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In its inflation report published earlier this week, the Bank of England (BOE) announced that inflation may hit 5% by the end of the year.

By 2013, the BOE sees inflation standing at around 2%, an upward revision from its former estimate of 1.6%.

With those upsized numbers, it’s only natural to expect the BOE to raise interest rates soon.

But I think I’ll go out on a limb and say that even with an upgraded inflation forecast, a rate hike will likely come later rather than sooner. Lemme give you three reasons why I think so!

1. Weak sauce economy

You don’t need to be an economic genius to see that the U.K. economy has seen better days. Just last week we caught a glimpse of how cruddy things have gotten for its major industries.

The manufacturing, construction, and services sectors all recorded contractions last month, printing red figures in their respective PMI reports.

Actually, concern over economic growth is the main reason the central bank has been holding off on rate hikes, even with stubbornly high inflation staring it in the face.

It’s not that the central bank isn’t worried about rising prices, it’s that it’s worried MORE about hurting growth.

2. Rate spread

It’s easy to look at the BOE’s 0.50% official bank rate and say it’s too low. I mean, come on, 0.50%?? That’s peanuts! But actual borrowing rates in the U.K. are much higher than you think.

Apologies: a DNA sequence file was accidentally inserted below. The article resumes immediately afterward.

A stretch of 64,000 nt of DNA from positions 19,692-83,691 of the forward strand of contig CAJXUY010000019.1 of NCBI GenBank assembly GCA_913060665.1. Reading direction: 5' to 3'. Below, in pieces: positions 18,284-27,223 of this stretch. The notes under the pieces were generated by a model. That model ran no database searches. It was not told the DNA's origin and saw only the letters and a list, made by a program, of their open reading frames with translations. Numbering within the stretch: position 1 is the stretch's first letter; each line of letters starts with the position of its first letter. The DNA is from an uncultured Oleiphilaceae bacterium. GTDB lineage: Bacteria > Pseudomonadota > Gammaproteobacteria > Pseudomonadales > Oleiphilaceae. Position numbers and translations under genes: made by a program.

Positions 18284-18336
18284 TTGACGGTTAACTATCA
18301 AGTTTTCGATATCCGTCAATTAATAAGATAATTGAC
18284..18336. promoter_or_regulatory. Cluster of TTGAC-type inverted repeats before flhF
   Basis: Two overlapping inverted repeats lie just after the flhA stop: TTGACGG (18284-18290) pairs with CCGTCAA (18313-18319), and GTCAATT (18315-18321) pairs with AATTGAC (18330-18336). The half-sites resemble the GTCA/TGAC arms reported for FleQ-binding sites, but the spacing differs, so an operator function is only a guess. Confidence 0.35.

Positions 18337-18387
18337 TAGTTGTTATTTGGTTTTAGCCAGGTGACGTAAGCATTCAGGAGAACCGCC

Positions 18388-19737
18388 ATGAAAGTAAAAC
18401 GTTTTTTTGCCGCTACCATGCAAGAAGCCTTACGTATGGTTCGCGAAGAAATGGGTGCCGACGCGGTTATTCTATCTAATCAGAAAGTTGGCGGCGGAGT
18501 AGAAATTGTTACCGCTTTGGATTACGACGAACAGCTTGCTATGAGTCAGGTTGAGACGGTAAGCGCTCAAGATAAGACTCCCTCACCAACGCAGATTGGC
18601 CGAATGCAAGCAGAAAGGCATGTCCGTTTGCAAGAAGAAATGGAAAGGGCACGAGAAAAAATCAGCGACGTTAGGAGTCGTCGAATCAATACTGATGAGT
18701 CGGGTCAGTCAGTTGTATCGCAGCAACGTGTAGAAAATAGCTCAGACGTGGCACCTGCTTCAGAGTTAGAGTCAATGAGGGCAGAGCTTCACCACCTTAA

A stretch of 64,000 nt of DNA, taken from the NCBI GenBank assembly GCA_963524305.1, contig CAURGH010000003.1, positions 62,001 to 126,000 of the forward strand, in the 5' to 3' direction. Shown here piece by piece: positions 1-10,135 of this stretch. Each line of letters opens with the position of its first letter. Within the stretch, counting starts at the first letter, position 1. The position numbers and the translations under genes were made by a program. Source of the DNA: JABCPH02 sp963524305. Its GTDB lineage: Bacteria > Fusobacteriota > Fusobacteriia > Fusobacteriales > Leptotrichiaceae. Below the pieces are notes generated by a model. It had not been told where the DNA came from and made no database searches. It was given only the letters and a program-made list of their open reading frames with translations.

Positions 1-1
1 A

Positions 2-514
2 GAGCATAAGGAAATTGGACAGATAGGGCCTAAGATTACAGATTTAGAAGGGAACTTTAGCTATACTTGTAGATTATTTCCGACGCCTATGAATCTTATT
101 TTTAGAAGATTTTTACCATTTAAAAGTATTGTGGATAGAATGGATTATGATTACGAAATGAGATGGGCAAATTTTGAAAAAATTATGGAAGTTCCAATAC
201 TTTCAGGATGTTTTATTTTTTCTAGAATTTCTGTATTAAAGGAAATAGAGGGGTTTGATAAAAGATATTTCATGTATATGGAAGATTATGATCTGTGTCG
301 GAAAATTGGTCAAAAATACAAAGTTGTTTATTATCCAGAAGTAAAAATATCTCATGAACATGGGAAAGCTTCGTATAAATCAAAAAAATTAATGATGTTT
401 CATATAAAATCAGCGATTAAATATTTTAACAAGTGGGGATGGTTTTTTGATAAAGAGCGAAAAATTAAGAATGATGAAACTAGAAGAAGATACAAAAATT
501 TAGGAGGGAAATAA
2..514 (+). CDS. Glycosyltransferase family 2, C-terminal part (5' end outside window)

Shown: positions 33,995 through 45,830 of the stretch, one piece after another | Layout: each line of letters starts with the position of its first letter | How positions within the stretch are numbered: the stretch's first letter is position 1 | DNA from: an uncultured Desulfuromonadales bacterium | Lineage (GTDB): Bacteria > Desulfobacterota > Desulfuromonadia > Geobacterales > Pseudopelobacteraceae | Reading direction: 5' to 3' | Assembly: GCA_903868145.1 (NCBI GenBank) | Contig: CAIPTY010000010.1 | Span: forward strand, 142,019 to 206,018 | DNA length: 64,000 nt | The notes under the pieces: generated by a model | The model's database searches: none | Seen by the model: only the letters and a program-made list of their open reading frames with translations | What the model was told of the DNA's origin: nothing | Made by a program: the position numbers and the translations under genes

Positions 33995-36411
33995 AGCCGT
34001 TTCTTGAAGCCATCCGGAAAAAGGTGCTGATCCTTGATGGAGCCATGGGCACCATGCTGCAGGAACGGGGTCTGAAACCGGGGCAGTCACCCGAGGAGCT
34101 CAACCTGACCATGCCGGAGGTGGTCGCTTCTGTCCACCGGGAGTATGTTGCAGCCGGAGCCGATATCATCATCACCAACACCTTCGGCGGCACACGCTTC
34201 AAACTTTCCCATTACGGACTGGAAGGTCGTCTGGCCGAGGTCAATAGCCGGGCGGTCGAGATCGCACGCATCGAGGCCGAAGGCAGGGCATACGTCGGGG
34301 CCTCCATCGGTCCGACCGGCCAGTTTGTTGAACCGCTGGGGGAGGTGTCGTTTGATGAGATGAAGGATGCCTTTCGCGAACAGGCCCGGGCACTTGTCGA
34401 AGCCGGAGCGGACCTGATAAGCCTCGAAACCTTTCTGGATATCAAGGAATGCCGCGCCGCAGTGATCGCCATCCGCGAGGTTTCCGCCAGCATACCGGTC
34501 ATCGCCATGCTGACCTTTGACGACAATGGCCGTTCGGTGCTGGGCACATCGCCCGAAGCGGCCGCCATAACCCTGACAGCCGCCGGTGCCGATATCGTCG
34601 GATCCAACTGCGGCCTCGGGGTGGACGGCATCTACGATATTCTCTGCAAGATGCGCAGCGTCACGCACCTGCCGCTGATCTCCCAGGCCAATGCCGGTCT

The three-month LIBOR, the rate at which banks charge each other for loans, has pretty much been trending up since 2009 and is currently about 1.50% higher than the official bank rate.

Mervyn King himself sounded a bit concerned about this when he brought it up in the inflation report.

Raising the official bank rate now would have a rising inflation effect as commercial banks would then have to raise the LIBOR rates they charge each other to maintain the same income on the interest they charge.

This, of course, will in turn affect the end consumer as rates are raised on them, most likely stifling lending and growth.

King said he’d like to see the spread between bank funding rates and the official bank rate come down in the next couple of years, at which point, the economic environment may warrant an official bank rate hike.

3. Inflation persuasion

Some people see the U.K.’s ridiculously high inflation rate and automatically think that a rate hike will make it disappear. This isn’t Hogwarts, kids! The U.K.’s problems won’t magically vanish.

Truth be told, there’s a chance that a rate hike might not even have that big an impact on inflation.

According to King, domestically generated inflation, the portion of inflation that comes from the U.K. itself, is actually “well below target.” This means that inflation is being propped up by other factors, such as rising commodities.

Tell me, do you think a rate hike in the U.K. will do anything to temper rising global commodity prices? I didn’t think so!

So then when can we expect the BOE to take rates up a notch?

Something tells me that the central bank won’t touch interest rates until the fourth quarter of 2011. With the economic outlook as cloudy as ever, I don’t see the BOE putting economic growth at risk with an ill-timed rate hike.

Even though the prospect of a rate hike doesn’t look too bright in the near future, the pound could still continue seeing gains, especially in times when U.K. inflation falls under the spotlight.

I wouldn’t be surprised to see the pound pop up if CPI comes out better than expected on Tuesday. After all, we all know how people love to speculate about rate hikes. But personally, I wouldn’t hold my breath for one.